My brothers, the best school of life

There are stories between siblings that are repeated in every home. The little ones are seen by the older brothers as the invaders of a territory whose map they dominated, who will suddenly have responsibilities they would never have imagined, such as caring for and watching. So, in such a realistic way, the book begins Supergermans (La Galera), published by the publisher Pema Maymó, who knows a nest of siblings: she is the mother of three children and she, in turn, is the eldest of her parents’ three children.


Pep and Valentina (9 years old), the fictional protagonists of Supergermans -based on Pema’s children-, “the world they dominated in the air jumps on them as soon as Joana (3 years old) appears in their lives”. And it is so, in part, because it falls on them a responsibility they did not have till then. Society itself reminds them of them when they go shopping or walking. “Do you take good care of her, little sister?”, “Watch the little sister, so that she doesn’t fall off the couch”, are some sentences from the story that reflect life. “I this point of responsibility is already fine, but I don’t know to what extent we give them too much”, Says Pema, who remembers that at home her grandmother had told them that she had to take care of the baby at home, because her grandmother was the eldest of eleven siblings.

Pep and Valentina, 9 years old, playing with Joana, their little sister Zoom

The fact is that in the book, the older brothers end up living a fantastic adventure that helps to integrate the little one. If they hadn’t worked as a team, they wouldn’t have made it. Together is how they win and overcome obstacles with their stuffed animals, who no longer wanted their company. “With siblings, teamwork, so to speak, is essential; you have to negotiate, give in, divide tasks, and someone pulls the cart so that the others can go after it, and other times the roles are exchanged ”, comments Maymó, who adds that she also lived it as an older sister. “We had fought so hard! -remember-. Sometimes we were two against each other; others, I alone against the other two. And we ended up coming out of the conflicts badly or not, but, in any case, we always felt like a team ”. Now, as adults, despite the physical distances that separate them, and also the “different” characters, they have never felt far away. “We are united by an unconditional love for everything we lived together as children”Says Pema, who speaks like an older sister.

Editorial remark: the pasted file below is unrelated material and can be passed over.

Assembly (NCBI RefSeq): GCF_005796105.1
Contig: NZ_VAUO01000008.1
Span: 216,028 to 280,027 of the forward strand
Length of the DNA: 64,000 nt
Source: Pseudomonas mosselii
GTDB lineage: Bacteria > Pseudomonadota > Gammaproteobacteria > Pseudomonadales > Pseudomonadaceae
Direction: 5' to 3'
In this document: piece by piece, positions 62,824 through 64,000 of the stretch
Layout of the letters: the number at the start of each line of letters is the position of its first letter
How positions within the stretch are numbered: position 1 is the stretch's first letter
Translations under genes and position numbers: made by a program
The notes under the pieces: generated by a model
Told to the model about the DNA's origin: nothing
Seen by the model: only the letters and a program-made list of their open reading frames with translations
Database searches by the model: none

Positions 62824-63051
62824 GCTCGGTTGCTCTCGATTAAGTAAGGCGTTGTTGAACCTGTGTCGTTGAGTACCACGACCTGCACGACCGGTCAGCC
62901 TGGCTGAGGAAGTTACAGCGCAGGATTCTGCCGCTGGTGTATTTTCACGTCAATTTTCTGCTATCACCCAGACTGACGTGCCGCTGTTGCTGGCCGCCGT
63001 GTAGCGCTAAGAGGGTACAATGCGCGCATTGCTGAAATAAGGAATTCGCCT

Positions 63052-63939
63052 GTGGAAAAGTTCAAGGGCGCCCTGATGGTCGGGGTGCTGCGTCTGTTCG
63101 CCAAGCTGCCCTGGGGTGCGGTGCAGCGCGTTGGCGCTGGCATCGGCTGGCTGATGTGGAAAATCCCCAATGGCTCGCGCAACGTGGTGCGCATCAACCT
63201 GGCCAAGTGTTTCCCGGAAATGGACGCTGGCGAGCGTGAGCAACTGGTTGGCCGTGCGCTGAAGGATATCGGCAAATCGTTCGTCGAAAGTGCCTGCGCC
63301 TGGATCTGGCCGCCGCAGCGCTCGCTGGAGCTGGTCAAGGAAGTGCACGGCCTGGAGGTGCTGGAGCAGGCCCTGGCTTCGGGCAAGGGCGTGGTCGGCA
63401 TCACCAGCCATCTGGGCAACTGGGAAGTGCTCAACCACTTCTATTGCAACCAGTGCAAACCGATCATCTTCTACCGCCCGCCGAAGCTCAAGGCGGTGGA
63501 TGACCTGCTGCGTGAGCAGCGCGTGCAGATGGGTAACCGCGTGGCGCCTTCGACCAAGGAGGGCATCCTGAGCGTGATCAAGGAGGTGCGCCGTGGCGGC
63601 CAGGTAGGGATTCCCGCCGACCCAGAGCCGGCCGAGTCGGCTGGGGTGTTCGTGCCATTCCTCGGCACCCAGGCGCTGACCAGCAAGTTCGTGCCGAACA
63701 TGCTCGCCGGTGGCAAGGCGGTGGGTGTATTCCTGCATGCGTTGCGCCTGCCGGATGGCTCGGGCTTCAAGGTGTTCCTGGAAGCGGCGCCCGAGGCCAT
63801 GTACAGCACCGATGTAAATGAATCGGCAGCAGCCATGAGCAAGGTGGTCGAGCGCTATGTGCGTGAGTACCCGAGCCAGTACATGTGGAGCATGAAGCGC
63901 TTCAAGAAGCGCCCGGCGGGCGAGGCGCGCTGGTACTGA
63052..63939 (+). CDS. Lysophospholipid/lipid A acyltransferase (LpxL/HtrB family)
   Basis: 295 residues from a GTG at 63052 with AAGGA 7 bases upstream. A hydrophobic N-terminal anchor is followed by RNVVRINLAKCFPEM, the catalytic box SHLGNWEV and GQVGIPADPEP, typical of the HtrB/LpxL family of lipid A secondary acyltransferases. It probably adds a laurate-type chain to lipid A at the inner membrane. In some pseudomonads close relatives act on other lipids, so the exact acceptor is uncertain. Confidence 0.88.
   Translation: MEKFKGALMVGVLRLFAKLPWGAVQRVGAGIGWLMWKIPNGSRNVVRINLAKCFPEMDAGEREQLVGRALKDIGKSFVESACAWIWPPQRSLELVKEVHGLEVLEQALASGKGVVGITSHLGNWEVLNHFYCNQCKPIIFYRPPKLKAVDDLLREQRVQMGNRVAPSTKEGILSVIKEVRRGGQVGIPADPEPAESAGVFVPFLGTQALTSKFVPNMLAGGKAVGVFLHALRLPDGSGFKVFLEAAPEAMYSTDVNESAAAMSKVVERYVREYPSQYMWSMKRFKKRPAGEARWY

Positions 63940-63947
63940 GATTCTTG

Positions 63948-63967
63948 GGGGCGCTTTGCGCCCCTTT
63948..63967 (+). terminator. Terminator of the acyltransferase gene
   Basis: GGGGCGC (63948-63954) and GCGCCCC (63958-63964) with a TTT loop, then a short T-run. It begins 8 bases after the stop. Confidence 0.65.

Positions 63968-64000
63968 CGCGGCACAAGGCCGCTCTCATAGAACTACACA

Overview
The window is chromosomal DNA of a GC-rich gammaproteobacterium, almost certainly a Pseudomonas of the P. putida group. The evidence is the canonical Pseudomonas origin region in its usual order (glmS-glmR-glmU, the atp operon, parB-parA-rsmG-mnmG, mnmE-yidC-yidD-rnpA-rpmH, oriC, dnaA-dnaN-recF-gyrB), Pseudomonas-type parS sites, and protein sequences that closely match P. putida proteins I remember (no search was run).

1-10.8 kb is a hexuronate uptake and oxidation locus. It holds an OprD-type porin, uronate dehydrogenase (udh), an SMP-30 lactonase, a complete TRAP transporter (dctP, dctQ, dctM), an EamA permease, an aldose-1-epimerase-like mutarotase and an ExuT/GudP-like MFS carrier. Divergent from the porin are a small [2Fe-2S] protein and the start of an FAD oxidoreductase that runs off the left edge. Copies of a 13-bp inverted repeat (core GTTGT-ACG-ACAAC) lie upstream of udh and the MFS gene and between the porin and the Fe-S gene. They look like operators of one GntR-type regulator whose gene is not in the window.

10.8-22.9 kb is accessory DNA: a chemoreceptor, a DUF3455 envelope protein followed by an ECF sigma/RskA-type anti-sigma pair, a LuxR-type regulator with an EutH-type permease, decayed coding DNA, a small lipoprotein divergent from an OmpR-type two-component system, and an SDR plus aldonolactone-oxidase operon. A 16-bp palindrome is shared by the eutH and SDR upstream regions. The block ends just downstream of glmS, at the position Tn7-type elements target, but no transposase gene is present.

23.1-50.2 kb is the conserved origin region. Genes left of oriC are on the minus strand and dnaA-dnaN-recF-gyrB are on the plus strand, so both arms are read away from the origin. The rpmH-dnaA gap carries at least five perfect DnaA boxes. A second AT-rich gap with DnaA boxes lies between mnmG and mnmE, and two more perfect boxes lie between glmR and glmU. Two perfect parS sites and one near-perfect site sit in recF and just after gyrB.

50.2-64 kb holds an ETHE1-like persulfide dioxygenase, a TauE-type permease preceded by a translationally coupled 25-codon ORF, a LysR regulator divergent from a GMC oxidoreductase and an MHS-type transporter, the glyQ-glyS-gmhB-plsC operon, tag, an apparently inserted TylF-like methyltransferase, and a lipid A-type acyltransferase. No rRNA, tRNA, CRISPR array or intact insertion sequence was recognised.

As a mother of three, she relives the fights she witnesses daily. “For example, a while ago, I heard that they were fighting because they did not agree on what they wanted to watch on television. The little one was asking for drawings while the twins were asking for a movie. When the fight has resulted in tears, I intervened because the conflict was not being resolved between them”. When the mother gets there, she asks them to tell her what happened and therefore she wants calm so that they can tell her how it all went. And with the explanation, came the proposal she made to the three of them: since you have an agreed time to watch TV, you can decide what to watch today and leave the other option for tomorrow. The solution seemed good to them.